Increased smartphone and tablet use, coupled with dependency on online cloud services and applications through these mobile devices for sharing data, has played an integral role in the growth of flash memory.
The rapid rise and adoption of SMAC (social, mobile, big data, and cloud) has brought explosive growth in smartphones, tablets, e-readers like the Amazon (AMZN) Kindle, and other portable devices.
Smartphones and tablets, both built on flash memory, are markets with high potential for growth in consumer electronics. Also, there’s a growing trend for ultra-thin designs.
SanDisk (SNDK) is keen to increase the contribution of client SSDs to its total revenues as it offers a stable pricing environment and high margins.
According to market research firm IHS iSuppli, demand for SSDs is expected to grow more than 40% each in 2014 and 2015.
SanDisk (SNDK) was founded in 1988. It’s a pioneer in flash memory technology. It designs, develops, and manufactures NAND flash memory storage solutions.
We explored the most commonly used valuation metric for financial companies—the price-book value. We also understood the relation between price-book value and return on equity.
Nothing is perfect. Although the price-book value ratio method looks robust, it has a few disadvantages that you should avoid.
So now that we know about the price-book value (or P/BV) ratio, let’s use our learning to apply this ratio to select stocks. The first step is to check for the average P/BV ratio for an industry and compare it with a company’s P/BV ratio and return on equity.
Historical analysis has shown that return on equity has a strong impact on banks’ value creation in the long run. So financials that have high price-book value ratios should also have high returns on equity.
Let’s say you are the owner of your own bank. You accept deposits from your relatives, and then you lend out cash to your friends. The deposits from your relatives are short-term loans and show up on the balance sheet as liabilities (after all, the money is not yours).
The price-book value ratio is the ratio of the market value of equity to the book value of equity. Price stands for the current market price of a stock. Book value is the total assets minus liabilities, or net worth, which is the accounting measure of shareholders’ equity in the balance sheet.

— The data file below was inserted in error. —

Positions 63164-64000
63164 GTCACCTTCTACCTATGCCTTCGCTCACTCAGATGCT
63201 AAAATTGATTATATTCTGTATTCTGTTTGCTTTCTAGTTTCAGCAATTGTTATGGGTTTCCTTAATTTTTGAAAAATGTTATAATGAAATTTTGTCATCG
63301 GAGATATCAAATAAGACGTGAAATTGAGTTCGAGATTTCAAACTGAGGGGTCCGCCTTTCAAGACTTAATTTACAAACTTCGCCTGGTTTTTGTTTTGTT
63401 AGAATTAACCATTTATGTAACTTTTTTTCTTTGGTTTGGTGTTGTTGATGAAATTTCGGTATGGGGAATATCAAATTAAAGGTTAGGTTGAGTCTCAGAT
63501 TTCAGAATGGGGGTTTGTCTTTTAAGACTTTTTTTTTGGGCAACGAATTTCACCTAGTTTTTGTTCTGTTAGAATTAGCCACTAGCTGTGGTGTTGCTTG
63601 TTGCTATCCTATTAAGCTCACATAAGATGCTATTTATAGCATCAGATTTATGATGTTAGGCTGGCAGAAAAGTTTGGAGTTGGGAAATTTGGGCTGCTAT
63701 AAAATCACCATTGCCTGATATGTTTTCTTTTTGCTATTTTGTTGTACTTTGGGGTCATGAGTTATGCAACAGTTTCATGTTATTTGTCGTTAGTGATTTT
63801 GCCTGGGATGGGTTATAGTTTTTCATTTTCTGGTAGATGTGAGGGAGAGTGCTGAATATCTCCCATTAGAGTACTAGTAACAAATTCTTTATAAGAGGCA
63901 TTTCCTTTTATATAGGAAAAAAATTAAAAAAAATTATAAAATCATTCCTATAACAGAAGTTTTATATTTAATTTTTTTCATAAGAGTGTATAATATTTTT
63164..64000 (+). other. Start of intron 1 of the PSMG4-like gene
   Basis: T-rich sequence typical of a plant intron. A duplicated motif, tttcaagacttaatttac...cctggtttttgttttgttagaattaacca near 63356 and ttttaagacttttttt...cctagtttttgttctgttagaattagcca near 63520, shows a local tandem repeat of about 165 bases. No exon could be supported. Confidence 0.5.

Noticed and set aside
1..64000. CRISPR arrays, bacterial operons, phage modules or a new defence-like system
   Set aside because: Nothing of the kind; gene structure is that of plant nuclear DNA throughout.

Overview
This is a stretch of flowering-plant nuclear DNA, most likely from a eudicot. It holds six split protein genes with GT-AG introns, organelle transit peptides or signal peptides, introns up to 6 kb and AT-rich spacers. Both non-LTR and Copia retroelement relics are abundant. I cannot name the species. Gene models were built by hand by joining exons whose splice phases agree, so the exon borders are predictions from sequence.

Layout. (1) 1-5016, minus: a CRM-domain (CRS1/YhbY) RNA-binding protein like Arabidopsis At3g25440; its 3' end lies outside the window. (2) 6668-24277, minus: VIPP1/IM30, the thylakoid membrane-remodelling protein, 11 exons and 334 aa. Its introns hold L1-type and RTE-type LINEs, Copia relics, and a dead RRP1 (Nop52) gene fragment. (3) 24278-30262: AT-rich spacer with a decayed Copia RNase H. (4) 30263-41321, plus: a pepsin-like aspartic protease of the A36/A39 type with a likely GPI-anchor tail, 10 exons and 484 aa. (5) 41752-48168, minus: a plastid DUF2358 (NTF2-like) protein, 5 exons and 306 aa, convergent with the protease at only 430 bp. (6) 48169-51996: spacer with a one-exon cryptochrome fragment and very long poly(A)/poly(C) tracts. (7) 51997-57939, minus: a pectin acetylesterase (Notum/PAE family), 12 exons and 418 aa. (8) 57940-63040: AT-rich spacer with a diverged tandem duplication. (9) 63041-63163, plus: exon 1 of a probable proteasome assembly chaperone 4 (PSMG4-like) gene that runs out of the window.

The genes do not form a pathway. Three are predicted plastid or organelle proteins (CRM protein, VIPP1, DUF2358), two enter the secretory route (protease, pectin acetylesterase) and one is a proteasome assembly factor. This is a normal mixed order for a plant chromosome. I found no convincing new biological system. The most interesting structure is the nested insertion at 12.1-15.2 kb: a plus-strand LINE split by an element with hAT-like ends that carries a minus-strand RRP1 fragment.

While the Christmas season is still months away, steel companies have other reasons to celebrate. The steel sector has seen a lot of positive news over the past several months.
On August 26, 2014, UBS upgraded ArcelorMittal (MT) to buy with a price target of $19. This is two notches above the current sell rating on the stock and represents around 35% upside from the current stock price.
The International Trade Commission (or ITC) ratified the ruling by the U.S. Department of Commerce (or DOC), which imposed antidumping duties as high as 118% on oil country tubular goods (or OCTG) from nine nations. This made all major steel companies’ stock rally.
The U.S. is the world’s third biggest steel consumer, followed by China and Japan. Over the years, the U.S. has emerged as the biggest steel importer globally.
Investment in a cyclical industry like steel has never been for the fainthearted. It’s a high beta industry, which means that the shares of steel companies fall or rise more than the broader market indices.
The number of rigs in play will loosely follow prices with a lag. Oil producers keep increasing the number of rigs that are drilling for oil as long crude oil prices make production profitable. As prices increase, rig additions may accelerate. When prices fall, rig additions may slow.
Since China has a rapidly growing economy with a large population of 1.35 billion people, China’s demand for energy is rising significantly. This demand plays a major role in the crude tanker industry.
Global automakers see China as a major source of growth now and in the future and are spending heavily to develop models for local tastes.